That's what every band secretly dreams of: to add quality to every new album. The Swedish Europeans - apart from a small drop-out shortly after the reunion - have taken exactly this direction: further upwards. Europes frontman Joey Tempest takes our congratulations to the tenth album "War Of Kings" calmly and sees still air upwards.
When Joey Tempest - still when Rolf Magnus Joakim Larsson - and guitarist John Terry Norum founded Force in 1979, from which Europe emerged, they dreamed of producing music at some point that could compete with their role models UFO, Deep Purple, Rainbow, Led Zeppelin and Thin Lizzy. They had to travel a great distance to reach this goal. On the way there, after the monster hit "The Final Countdown" from the third album released in 1986, a rift broke out.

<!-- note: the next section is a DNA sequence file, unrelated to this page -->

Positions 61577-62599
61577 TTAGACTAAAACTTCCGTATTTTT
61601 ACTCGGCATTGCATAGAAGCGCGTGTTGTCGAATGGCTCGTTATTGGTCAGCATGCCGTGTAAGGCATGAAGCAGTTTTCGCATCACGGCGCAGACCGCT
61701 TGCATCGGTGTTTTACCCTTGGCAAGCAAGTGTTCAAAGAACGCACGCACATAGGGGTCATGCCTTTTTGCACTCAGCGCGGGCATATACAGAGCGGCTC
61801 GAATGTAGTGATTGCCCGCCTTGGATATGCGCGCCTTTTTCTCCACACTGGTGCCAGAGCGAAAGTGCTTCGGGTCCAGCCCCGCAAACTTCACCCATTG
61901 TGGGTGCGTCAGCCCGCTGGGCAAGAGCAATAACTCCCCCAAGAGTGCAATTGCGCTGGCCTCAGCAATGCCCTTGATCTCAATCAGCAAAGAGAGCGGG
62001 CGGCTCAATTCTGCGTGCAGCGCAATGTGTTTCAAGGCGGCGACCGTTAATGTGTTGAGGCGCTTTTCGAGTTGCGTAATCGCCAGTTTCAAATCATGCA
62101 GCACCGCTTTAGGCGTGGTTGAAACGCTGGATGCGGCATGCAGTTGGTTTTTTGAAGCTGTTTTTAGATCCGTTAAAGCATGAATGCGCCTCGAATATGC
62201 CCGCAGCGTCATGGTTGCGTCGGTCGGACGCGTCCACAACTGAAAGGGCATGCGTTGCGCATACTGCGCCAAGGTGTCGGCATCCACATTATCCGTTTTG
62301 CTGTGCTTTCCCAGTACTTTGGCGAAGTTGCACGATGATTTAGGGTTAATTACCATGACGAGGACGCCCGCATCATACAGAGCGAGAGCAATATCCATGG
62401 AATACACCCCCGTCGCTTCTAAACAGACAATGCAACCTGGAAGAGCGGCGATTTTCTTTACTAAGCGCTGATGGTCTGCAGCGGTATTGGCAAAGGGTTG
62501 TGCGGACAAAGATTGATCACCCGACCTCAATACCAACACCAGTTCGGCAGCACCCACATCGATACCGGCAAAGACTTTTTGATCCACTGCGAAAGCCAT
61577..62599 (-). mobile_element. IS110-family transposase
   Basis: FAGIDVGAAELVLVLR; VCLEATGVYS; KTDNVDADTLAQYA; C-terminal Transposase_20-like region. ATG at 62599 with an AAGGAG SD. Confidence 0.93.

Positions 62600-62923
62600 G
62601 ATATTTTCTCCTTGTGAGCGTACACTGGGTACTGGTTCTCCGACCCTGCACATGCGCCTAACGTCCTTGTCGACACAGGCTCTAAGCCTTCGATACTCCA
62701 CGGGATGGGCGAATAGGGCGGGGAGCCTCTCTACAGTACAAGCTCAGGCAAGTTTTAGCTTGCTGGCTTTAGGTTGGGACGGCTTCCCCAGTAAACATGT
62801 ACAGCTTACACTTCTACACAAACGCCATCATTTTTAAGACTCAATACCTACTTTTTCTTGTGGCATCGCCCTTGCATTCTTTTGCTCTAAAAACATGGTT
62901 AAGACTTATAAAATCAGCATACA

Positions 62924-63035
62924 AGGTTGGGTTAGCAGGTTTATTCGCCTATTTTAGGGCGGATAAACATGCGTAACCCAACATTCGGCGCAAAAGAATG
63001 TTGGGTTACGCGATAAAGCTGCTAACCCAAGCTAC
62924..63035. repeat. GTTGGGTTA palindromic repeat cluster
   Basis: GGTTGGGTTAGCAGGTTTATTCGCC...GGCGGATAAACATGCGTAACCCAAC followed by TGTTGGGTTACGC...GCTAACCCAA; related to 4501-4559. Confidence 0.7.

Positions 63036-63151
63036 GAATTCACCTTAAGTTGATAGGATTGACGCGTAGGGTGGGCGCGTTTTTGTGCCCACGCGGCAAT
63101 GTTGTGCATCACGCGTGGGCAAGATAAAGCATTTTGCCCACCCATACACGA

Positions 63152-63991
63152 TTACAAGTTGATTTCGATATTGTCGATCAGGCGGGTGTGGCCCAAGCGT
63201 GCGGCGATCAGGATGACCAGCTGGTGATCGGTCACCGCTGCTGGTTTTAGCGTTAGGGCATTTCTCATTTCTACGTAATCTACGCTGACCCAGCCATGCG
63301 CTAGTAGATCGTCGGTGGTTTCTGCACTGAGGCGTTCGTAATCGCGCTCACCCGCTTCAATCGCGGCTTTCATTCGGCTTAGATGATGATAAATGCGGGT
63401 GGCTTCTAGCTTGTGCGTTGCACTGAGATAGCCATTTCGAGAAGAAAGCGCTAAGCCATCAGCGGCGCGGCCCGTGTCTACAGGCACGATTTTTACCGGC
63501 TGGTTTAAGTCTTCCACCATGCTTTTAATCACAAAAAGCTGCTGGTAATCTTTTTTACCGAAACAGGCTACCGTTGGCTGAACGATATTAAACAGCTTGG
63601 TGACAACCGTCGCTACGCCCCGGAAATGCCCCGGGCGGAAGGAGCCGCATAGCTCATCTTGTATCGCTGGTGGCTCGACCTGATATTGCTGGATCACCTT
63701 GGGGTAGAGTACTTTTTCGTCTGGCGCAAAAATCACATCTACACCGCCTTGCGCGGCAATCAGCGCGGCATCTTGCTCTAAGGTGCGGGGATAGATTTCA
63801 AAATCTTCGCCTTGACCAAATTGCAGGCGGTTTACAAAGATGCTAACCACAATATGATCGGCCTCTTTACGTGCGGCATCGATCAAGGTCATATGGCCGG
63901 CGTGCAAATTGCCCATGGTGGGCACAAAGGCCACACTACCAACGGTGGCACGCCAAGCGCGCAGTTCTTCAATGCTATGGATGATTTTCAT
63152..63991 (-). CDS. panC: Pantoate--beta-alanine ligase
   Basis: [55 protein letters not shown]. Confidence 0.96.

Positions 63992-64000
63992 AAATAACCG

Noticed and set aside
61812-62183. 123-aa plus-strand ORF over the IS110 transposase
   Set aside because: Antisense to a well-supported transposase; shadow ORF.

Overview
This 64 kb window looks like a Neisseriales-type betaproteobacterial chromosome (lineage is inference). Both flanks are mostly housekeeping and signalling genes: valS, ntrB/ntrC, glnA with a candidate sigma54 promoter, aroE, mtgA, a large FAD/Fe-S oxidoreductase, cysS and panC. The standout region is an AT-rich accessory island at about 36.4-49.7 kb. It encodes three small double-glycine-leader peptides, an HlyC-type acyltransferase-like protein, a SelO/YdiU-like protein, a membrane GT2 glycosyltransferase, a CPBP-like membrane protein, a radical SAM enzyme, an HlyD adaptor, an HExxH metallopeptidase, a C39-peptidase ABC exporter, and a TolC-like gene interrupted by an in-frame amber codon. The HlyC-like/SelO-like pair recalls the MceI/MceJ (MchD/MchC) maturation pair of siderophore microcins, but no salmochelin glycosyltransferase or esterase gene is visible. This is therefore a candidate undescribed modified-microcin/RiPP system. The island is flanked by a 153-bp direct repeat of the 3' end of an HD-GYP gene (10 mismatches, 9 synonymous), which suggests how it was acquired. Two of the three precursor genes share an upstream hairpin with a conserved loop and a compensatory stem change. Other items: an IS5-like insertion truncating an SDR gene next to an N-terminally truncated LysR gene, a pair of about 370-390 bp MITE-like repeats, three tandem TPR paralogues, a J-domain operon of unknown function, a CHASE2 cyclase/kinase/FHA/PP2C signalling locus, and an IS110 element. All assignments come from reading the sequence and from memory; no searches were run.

Norum left the group because he could no longer identify with their musical direction and image. In 1992 the band finally broke up. After first comeback concerts in the late nineties, the time was finally ripe for a reunion in the "Final Countdown" line-up in 2003, with Norum, Tempest, drummer Ian Haugland, bassist John Levén and keyboarder Mic Michaeli. Today Europe is better than ever.
eclipsed: "War Of Kings" and the predecessor "Bag Of Bones" sound as if the band could finally play the way they wanted to on the first two records, but couldn't do it yet.
Joey Tempest: That's a lot like me. The reason why we can continue to improve after all these years is that the musicality of the band is constantly increasing.
eclipsed: John Norum in particular is likely to benefit from the bluesier orientation of recent times.
Tempest: As a big Gary Moore fan that he is, you can be sure of that. Moore's facets all come into play at Europe: Bluesrock, Hardrock, Ballads, Thin Lizzy.